THE JOURNALISM STUDENT ENTERS THE SCENE
Illustration by Carlos Uribe
Terrence Williams, standing behind the circle with his daughter Shannon, spoke next: “My daughter and I live in Half Moon and are new to this church, but I want to say that we love what we see. You’ve got something good going on in this town, something we believe in. I’m a lawyer with a few connections, I manage my daughter’s soccer team that has been practicing behind the toy store and the coffee shop, and we will do all we can to support this group.”
The children began cheering as if they were watching their sports team win the big game.
“I’d also like to introduce my niece, Sara Williams, a journalism student from Evansville College. She may be able to present our story to the public in a more accurate way than… some other newspapers…” Laughter broke out around the group, but Terrence went right on, saying, “She may be able to reach out to people by telling the truth. Go ahead, stand up, Sara, let the people know who you are.” He waved to his niece, the new girl sitting next to Stephanie.
Sara rose as people waved to her and said hello. “Hi everyone,” she replied, “I’m doing an internship with Stephanie’s uncle, Freddy Baez, at the Evansville record. You may have seen his article and photos in yesterday’s paper. He’s asked me to follow developments here and write articles for the Record. I’m very interested in all that you’re doing, and I want to win support for the projects planned by this council.” She looked people in the eye and smiled. Her Afro hair-cut was tied up in a red bandana, and her face seemed to glow with enthusiasm. “I’ll be here often over the coming school year and I’m excited to meet everyone.”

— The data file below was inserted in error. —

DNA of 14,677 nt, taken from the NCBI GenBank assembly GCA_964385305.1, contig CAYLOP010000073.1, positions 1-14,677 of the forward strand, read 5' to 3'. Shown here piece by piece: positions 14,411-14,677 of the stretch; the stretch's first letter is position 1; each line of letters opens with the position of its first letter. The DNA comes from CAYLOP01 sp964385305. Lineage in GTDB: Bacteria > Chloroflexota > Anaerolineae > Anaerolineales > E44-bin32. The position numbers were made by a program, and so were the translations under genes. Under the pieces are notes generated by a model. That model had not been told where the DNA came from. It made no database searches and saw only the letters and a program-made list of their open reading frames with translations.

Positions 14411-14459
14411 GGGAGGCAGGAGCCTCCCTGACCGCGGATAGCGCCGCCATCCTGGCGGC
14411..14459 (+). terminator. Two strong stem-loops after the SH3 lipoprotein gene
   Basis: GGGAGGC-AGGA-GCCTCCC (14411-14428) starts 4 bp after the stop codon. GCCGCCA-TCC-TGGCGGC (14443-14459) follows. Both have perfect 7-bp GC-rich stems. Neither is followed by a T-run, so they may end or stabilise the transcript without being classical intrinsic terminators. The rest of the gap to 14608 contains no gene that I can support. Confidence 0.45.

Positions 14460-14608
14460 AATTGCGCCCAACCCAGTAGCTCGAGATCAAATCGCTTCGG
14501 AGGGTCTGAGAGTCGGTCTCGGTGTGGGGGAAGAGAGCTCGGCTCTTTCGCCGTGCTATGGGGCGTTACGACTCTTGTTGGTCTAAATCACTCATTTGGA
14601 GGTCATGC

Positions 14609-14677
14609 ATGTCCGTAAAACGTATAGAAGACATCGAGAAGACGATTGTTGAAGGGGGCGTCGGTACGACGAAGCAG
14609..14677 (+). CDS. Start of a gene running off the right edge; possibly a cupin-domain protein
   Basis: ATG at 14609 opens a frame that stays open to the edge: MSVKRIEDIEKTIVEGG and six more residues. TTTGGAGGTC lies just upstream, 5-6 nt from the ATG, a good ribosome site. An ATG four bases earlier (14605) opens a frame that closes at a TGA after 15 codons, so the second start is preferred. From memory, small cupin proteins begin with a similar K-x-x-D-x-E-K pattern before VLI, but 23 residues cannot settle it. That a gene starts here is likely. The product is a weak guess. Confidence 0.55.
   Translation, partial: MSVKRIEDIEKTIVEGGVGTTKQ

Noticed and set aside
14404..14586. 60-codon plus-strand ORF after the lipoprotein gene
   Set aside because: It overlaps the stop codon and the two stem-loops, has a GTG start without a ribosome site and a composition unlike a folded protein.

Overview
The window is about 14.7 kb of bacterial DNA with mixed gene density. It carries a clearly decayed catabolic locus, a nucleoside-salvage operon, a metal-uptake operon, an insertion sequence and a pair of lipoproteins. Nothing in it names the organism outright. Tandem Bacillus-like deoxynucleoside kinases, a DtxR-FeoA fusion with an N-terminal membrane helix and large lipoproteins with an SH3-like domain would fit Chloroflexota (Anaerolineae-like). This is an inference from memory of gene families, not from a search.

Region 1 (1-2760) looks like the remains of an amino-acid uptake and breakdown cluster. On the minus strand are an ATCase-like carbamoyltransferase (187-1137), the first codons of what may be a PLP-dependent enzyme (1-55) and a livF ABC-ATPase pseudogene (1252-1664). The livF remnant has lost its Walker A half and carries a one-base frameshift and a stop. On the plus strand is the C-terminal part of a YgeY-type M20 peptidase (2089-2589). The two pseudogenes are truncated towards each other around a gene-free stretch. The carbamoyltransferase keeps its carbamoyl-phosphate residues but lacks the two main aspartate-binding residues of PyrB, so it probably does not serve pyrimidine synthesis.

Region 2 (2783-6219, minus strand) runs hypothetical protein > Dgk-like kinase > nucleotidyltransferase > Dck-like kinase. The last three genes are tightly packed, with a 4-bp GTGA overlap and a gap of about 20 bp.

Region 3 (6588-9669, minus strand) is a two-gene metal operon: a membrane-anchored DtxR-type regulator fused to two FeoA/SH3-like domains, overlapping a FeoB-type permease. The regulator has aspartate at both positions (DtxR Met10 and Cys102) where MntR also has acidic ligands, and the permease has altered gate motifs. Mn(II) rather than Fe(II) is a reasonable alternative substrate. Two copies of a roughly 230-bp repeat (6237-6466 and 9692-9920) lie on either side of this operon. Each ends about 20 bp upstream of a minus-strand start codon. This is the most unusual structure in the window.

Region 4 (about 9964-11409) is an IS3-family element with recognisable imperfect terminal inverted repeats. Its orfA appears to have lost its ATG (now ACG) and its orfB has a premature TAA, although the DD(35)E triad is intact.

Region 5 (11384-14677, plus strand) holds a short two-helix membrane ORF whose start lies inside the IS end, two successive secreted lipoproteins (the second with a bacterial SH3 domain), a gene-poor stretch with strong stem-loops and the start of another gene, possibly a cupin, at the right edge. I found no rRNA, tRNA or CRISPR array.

People clapped again and a few stood up to shake her hand. Side conversations began to expand around the room, but Terrence had not finished. “One last thing I’d like to say! I think we should ask Phoebe and Gilligan and Sammy and their friends how they’ve been able to draw such crowds and help their stores prosper for all of us, despite the obstacles the powerful have thrown in their way.”
The eyes of the group moved to Phoebe and Gilligan. Suddenly someone yelled, “Hey! Sammy’s here too!” Cheers and yells, questions and comments erupted across the circle as everyone turned to Sammy, who was standing quietly near the door. The crowd gave him a standing ovation. “How’d you get out of jail?” someone yelled. “Is the coffee shop reopened? Congratulations to Sammy!”
The old man had tears in his eyes and waved his hand. “Terrence,” he said, “you and Wyndaman and the other lawyers… and Stephanie, you and your uncle at the Evansville Record, all deserve the credit. We'll be open for business tomorrow.”
“That goes for us too!” cried Gilligan from the other side of the circle. “The toy store will be open, same time, same place.”
Again cheers rang out. Some of the children and teens yelled, “What about the soccer field? What about us?”
“Yes!” Phoebe had to raise her voice to be heard. “Luis and I opened the field today for a couple of hours, and everything will continue as before. Shannon, Nico, Hoel and Geo ran over to talk to Phoebe, and people began to speak in small groups about the news.